Barrett Produce has been packing potatoes in Muleshoe since 1952, but the family business has been around much longer than that. The potato shed was thriving when we moved here in 1980, both of my kids worked there a couple of summers, and the business has become a Muleshoe institution, so I felt like it was about time I shared its history with you.
Current owner/president Richard Barrett graciously allowed me to interrupt his day for a history lesson and a tour through the facility.
It all started in Idaho where his grandfather, Fred Barrett, grew potatoes in the 30s. Around 1940 he chanced to met some Texans from Hereford who convinced him he should be growing potatoes in West Texas where the soil is sandy and the climate arid, which are the conditions potatoes like. So the family of five brothers and three sisters moved with mom and dad to start the family business in Hereford. Richard’s dad, Dick Barrett, eventually ran the shed, and in 1952 dad Fred and sons Stan and Dick started Barrett Produce in Muleshoe, and after a time, Stan became the sole owner. A son named Fred started a shed in Seminole, while another son, Frank, opened a shed in Springlake. The shed in Springlake is now run by Frank’s son, Bruce. Still keeping things in the Barrett family, Richard purchased the Muleshoe shed in 2001, and his son Keith is the general manager.
Part of the business is the farming of the potatoes which the Barretts still do, with Bruce, Jason Box, and Tim Gonzales cultivating 1400 acres of potatoes for both the Springlake and Muleshoe sheds. Stan’s son-in-law and part-owner Ken Box also raised potatoes for them in the 70s and 80s, and they also process some potatoes supplied by other local growers.
The potatoes grown by the Barretts are mostly reds, which we tend to call new potatoes, as well as some russets. In recent years they have also added whites and golds which Richard said are popular on the East Coast, especially in New York. He said chefs like to use golds to add color to the plate, as in a nice pile of gold mashed potatoes. Barrett potatoes go everywhere but west of Denver, because Idaho, California, Arizona, and New Mexico all grow potatoes and supply the western area of the U.S.
Potatoes are planted early in the Spring and take 90 to 120 days to grow. The vine is killed and three weeks after that the potatoes are ready to harvest, which starts the end of June and runs through August. Richard said they plant 100 truckloads of potato seeds which come from North Dakota and Nebraska.
After the history lesson, we went into the shed where I watched potatoes go from the truck into the box for shipping. The shed is a noisy, busy place where 80 employees get things done during the harvest season. (Counting people in the office, Barrett Produce has a total work force of 100 people.)They had just begun digging the potatoes the week before I was there and will run through August before the season is over.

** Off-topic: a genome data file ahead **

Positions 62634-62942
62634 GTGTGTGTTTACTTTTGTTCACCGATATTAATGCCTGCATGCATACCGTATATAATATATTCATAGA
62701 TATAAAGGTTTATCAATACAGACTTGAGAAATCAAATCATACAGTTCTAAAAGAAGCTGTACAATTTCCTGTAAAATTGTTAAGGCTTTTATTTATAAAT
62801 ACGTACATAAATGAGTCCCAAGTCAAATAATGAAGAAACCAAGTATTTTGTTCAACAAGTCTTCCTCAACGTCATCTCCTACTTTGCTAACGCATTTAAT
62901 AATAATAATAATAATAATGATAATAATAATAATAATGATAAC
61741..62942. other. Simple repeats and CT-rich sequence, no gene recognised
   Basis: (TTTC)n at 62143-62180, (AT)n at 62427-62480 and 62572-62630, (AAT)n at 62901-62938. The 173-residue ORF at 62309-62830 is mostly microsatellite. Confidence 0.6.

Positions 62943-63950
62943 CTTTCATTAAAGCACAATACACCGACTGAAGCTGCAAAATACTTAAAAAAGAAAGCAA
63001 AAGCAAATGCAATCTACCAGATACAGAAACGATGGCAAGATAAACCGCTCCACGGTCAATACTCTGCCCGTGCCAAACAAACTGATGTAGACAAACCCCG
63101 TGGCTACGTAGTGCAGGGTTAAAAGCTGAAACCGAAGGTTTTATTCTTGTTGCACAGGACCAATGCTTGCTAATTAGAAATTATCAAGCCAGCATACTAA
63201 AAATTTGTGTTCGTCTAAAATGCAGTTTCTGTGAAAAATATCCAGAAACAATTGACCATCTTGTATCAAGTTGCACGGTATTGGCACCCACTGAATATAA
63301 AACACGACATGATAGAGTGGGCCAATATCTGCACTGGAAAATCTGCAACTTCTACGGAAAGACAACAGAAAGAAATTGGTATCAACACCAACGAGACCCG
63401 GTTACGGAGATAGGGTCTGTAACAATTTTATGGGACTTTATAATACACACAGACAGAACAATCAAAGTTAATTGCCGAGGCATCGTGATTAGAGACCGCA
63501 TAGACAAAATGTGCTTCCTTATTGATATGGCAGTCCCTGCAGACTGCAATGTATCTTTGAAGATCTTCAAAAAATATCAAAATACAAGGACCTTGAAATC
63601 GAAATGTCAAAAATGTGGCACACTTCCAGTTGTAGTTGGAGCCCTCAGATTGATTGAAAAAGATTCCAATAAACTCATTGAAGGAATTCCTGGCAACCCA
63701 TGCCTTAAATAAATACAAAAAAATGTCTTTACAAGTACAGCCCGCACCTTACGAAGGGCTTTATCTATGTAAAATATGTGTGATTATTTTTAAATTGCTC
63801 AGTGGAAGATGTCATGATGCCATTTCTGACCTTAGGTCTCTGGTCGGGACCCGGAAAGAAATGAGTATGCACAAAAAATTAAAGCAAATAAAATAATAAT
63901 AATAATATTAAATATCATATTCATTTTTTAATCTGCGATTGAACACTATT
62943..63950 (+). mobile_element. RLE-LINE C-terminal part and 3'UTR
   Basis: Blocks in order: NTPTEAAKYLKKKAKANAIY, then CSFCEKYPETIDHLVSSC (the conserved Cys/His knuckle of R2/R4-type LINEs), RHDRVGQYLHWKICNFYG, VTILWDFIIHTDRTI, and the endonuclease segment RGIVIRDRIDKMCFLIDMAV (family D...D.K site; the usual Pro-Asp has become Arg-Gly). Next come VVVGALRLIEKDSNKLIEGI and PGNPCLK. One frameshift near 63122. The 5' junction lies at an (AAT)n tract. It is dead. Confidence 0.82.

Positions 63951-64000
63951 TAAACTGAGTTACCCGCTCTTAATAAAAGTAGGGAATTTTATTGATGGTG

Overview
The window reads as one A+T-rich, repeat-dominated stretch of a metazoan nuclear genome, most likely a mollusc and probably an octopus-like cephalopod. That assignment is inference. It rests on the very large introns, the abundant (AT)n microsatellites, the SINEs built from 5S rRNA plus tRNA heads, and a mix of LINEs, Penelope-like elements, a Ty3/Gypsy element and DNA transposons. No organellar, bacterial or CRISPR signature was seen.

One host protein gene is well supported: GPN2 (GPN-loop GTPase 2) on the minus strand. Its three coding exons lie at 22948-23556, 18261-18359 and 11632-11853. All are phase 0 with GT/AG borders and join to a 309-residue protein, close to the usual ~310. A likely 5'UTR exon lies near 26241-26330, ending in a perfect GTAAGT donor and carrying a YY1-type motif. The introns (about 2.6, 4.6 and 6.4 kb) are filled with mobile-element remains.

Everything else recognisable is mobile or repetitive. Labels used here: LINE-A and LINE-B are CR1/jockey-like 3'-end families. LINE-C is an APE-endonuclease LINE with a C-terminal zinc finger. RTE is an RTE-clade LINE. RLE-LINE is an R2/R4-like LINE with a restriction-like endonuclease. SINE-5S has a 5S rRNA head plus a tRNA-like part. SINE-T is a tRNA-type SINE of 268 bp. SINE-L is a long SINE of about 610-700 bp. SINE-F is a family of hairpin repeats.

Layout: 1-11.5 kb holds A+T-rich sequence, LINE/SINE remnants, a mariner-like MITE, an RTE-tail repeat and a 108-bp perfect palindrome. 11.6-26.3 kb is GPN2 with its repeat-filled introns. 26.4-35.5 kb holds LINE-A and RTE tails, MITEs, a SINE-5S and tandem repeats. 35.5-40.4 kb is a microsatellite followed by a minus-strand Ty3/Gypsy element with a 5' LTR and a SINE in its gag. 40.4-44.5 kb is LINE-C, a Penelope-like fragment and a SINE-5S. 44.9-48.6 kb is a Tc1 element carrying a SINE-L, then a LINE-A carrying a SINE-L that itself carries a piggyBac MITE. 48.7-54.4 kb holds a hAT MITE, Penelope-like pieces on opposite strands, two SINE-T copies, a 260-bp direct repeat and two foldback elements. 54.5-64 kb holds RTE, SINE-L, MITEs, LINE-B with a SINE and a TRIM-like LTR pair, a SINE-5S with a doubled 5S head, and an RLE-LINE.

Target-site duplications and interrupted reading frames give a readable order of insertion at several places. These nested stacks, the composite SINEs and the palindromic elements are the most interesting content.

The potatoes first have to be washed free of the dirt, and this is where the sandy soil comes in handy because it is easier to wash off the potatoes than heavier dirt would be. The dirt that comes off the potatoes is a nice by-product, I might add, because when we built our house, we hauled potato dirt from the shed to our yard so we could grow nicer grass on the lawn. And it worked.
Potatoes go through a vine and dirt separator and then a conveyor belt carries them up to a large holding tank from which they drop down into another washer and the dryer.
The potatoes go through a washer with wire brushes and then a set of sponge rollers to help dry them off.
Next is an automatic grader which is made up of LED lights that magically separates the grades-ones, twos, and culls. The lights are in lines in front of the blue apparatus. I really couldn’t in the right angle for a good shot. Use your imagination.
They are then carried up on belts to the workers who do the final inspection.
Then they fall down to the sorter which separates them by size. As they roll through those long rollers, the space between the rollers widens and the appropriate sizes fall through to the appropriate next belt. Creamers are the smallest, B’s are golf-ball size, A’s are tennis-ball to baseball size.
After the potatoes are grouped by size, they are sent to be put in the correct box. To keep down confusion, the boxes and poly bags are color-coded red or black for different sizes
Once boxed, the potatoes go to the cold room where they will stay until loaded onto trucks and shipped to their destinations. Ideally the cold room is set at 40 degrees, but in extremely hot weather might go up to 50, which is acceptable. The cold room is also sealed at the point where the trucks are loaded to keep out flies.
The cold room is also where bags of pinto beans are stored, a sideline started when Wal-Mart contacted Richard wanting beans. So Richard located pinto beans and has been supplying Wal-Mart since 1997.
As many times as I have driven past this shed on Hwy 84, I never had the pleasure of seeing the action inside. I was glad I was given the opportunity to see what it takes to process the potatoes that I will enjoy that Richard shared with me as I left.
Now every time I eat potatoes, I will remember them bouncing along on the conveyor belts, traveling to their final resting place in their boxes and my tour through Barrett Produce.
My thanks to Richard Barrett for sharing his time and allowing me to see the shed in action.